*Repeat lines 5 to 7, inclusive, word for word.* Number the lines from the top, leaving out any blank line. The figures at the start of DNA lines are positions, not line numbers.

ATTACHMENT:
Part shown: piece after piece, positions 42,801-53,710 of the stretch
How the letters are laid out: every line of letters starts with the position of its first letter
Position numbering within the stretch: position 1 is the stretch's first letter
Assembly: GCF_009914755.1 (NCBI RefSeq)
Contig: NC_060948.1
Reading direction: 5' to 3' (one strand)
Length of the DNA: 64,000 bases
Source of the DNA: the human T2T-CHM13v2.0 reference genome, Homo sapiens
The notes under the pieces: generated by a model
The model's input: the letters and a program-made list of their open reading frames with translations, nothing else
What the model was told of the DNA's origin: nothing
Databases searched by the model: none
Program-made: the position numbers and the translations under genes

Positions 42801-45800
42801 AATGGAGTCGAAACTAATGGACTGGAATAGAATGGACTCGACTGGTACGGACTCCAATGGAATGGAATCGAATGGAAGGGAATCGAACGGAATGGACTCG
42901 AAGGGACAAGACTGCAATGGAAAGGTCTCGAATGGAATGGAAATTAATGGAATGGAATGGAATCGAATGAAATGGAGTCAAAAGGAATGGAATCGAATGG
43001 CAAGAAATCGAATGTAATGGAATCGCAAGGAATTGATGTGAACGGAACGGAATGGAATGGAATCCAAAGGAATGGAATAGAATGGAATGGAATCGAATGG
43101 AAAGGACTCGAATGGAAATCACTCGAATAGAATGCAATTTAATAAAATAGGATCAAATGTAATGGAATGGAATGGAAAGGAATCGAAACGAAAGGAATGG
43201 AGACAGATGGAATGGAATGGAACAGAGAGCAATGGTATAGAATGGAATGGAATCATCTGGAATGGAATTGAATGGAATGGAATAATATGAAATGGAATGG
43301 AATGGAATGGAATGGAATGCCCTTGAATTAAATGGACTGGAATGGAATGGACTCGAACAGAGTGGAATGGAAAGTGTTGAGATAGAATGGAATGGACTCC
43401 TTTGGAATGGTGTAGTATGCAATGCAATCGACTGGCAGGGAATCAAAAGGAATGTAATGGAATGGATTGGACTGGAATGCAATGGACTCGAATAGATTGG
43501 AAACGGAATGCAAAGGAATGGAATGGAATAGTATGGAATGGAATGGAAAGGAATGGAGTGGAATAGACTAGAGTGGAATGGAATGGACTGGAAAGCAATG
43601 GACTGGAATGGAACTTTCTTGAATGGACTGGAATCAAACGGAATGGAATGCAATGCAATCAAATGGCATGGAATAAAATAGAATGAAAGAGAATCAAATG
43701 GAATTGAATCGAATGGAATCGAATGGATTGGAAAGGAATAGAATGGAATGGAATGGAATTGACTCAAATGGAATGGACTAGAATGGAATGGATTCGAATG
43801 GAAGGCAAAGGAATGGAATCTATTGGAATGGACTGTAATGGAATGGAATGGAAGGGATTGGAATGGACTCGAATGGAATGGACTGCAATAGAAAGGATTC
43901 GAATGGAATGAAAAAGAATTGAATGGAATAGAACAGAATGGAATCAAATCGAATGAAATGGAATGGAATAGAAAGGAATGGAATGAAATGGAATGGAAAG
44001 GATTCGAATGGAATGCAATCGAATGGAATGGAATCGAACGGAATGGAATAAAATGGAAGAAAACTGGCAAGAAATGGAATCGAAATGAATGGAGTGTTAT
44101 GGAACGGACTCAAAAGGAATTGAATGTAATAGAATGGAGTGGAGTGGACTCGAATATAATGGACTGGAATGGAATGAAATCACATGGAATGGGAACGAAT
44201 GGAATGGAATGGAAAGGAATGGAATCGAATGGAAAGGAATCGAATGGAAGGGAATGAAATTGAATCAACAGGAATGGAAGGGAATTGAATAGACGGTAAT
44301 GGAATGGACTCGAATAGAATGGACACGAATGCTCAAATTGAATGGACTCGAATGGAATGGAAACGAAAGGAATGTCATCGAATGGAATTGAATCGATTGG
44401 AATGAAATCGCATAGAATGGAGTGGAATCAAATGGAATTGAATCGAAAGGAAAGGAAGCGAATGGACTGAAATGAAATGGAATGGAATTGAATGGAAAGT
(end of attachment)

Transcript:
Contig: NC_060948.1
Reading direction: 5' to 3' (one strand)
Length of the DNA: 64,000 bases